Karadzic apparently told his attorney that he could only have lasted another six months, and that he had planned to turn himself in to Serbian authorities in January 2009. By that time, or so he believed, his case would no longer fall under the jurisdiction of The Hague War Crimes Tribunal, but under that of Serbian courts.

But how did Dr. Karadzic become Dr. Dabic? The Serbian Interior Ministry has confirmed that Serbian intelligence helped him acquire his new identity. His identification papers were issued on April 20, 1999, at Ruma in Vojvodina, the home of the real Dragan Dabic, a married construction worker who was born in 1942 and has two children.

A Warning to Washington

The Bosnian Serb leader apparently lived in Belgrade for only the last two years. Before that, he must have traveled back and forth, unhindered, between his true native Montenegro and Bosnia and Serbia. The newspaper Nedelnji Telegraf is firmly convinced that the CIA and the Serbian intelligence agency hid Karadzic and were also behind his arrest. In other words, foreign intelligence agencies were apparently not overly interested in capturing Karadzic for a long time.

Before withdrawing from political life in 1996, Karadzic warned that Washington should be concerned if he were brought before the War Crimes Tribunal in The Hague, a possibly allusion to the massacre of Srebrenica. In July 1995, the city was the site of the Serb killing of 8,000 Muslim men. Bosnian media have long speculated whether the attack on Srebrenica may have been preceded by secret agreements, meaning that the Western protective power deliberately chose not to intervene.

Former Bosnian Foreign Minister Mohammed Sacirbey claims that in the spring of 1995 US peace negotiator Richard Holbrooke repeatedly pressured the Bosnian leadership in Sarajevo to voluntarily abandon the UN Protected Zones of Srebrenica, Zepa and Gorazde -- areas that should have gone to the Serbian Republika Srpska when the republic was divided according to the Dayton Peace Agreement. Holbrooke, for his part, categorically denies having made any assurances to Karadzic in return for his later withdrawal from politics.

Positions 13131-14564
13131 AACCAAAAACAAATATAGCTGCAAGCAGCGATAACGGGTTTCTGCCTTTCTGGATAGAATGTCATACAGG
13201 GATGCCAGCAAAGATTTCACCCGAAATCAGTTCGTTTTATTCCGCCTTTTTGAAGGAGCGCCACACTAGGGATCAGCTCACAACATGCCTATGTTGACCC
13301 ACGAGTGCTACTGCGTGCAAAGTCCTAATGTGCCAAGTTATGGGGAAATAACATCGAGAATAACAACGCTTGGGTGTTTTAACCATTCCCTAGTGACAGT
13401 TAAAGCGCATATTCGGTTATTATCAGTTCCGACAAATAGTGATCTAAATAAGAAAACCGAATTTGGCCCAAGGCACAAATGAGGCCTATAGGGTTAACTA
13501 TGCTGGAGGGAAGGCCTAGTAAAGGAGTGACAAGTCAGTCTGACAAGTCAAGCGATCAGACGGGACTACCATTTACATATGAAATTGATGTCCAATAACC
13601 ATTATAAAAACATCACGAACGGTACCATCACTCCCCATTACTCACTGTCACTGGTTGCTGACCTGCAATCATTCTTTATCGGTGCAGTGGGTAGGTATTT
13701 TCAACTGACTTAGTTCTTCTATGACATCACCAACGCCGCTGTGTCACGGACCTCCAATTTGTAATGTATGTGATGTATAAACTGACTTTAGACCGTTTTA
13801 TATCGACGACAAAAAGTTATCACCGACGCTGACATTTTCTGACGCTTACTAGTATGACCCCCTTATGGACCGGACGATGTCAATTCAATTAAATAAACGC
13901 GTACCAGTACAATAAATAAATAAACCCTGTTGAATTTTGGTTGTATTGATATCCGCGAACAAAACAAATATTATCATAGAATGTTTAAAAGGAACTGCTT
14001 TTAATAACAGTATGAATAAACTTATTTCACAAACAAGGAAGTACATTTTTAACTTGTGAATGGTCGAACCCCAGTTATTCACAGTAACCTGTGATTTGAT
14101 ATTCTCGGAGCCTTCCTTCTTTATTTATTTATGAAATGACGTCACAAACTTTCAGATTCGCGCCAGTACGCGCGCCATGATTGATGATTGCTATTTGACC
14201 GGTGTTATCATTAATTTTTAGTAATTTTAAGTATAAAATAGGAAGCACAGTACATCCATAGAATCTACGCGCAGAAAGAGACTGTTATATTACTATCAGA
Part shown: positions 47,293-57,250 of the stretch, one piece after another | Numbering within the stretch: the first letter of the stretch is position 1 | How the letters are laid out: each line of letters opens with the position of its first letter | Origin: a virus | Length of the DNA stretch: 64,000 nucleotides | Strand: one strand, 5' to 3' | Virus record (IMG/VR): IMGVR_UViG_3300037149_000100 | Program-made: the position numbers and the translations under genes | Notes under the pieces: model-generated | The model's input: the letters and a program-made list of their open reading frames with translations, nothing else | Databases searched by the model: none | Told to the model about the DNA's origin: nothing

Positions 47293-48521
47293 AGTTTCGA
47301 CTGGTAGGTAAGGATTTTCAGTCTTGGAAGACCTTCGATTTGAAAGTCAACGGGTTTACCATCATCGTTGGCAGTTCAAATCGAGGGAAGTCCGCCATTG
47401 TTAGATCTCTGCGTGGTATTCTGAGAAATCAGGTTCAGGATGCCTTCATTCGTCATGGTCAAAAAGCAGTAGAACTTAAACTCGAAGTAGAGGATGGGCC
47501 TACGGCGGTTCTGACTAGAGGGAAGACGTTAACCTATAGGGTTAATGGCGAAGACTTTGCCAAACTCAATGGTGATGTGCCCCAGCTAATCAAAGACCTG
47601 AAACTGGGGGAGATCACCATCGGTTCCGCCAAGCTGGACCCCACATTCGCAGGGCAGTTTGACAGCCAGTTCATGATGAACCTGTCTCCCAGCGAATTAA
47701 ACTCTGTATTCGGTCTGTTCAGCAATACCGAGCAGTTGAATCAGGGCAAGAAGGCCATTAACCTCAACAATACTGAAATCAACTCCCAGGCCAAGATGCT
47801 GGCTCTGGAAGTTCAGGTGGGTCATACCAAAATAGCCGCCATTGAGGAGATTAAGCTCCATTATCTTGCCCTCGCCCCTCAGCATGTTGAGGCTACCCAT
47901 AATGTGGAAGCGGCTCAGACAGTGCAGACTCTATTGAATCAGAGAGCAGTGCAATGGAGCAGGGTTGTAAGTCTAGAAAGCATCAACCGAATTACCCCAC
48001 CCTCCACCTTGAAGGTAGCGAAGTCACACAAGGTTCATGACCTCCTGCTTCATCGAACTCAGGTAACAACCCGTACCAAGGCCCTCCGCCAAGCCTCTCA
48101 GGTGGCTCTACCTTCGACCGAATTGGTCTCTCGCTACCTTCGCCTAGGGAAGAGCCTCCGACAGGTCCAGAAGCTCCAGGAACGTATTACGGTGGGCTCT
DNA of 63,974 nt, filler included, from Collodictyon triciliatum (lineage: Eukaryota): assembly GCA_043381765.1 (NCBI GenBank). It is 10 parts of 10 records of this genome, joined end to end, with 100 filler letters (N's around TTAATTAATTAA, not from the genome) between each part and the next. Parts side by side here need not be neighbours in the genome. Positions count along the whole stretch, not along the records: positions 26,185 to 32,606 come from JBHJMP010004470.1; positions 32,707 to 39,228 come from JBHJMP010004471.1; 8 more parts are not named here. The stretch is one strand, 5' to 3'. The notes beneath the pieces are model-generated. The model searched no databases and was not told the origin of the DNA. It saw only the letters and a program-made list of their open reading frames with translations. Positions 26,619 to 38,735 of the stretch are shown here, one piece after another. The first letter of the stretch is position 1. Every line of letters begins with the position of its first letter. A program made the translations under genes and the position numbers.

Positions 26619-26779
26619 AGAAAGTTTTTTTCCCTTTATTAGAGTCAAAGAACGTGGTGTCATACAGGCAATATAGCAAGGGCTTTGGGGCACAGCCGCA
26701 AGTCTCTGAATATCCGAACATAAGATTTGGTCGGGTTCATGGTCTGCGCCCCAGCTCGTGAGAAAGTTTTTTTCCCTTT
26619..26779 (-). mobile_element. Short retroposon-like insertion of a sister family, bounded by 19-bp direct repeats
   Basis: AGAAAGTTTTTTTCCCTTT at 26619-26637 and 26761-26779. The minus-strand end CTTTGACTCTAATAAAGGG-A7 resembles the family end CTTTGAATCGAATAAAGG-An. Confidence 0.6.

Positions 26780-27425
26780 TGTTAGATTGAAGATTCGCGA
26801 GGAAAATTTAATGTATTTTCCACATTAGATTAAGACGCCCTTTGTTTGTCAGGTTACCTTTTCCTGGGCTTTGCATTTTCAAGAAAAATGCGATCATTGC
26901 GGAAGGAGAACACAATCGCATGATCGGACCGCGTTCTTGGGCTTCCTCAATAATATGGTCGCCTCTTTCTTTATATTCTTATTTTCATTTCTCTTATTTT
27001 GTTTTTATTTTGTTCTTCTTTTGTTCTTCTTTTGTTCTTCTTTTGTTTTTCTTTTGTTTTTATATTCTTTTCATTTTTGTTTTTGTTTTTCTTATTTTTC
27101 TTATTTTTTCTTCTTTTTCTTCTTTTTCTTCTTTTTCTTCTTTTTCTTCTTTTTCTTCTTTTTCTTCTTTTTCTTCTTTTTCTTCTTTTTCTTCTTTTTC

One thing is clear, however: The international community in Bosnia showed little enthusiasm in the search for Karadzic. US Admiral Leighton Smith, the former head of the IFOR peacekeeping force, wasn't the only commander to admit that he did not actively pursue men being sought by The Hague War Crimes Tribunal, including Karadzic and his military chief Ratko Mladic, who remains at large today -- to avoid further destabilizing the situation in Bosnia.

This is apparently no longer a serious threat. Even in Serbia, protests last week over Karadzic's arrest remained modest. The presumed war criminal's extradition to the tribunal in The Hague will be worthwhile for Belgrade in the long term, says Ivan Vejvoda, executive director of the Balkan Trust for Democracy. Although the European Union rejected the easing or trade sanctions on Serbia last week -- thanks to the objections of the Dutch and the Belgians -- if Serbia's Stabilization and Association Agreement with Brussels goes into effect, Belgrade stands to receive significant financial assistance.

Like former Serbian President Slobodan Milosevic, Karadzic plans to defend himself before the tribunal that he once described, in an interview with SPIEGEL, as a "disgrace for the international community." Now that he has shaved off his beard, says his attorney Vujacic, alternative medicine practitioner Dabic has ceased to exist.

Perhaps Karadzic's military chief Mladic will also soon turn up at the UN detention unit in Scheveningen outside The Hague before the trial begins. After last week's success, Serbian President Boris Tadic could very well be tempted to remove the last obstacle on Serbia's road to EU membership.

Translated from the German by Christopher Sultan.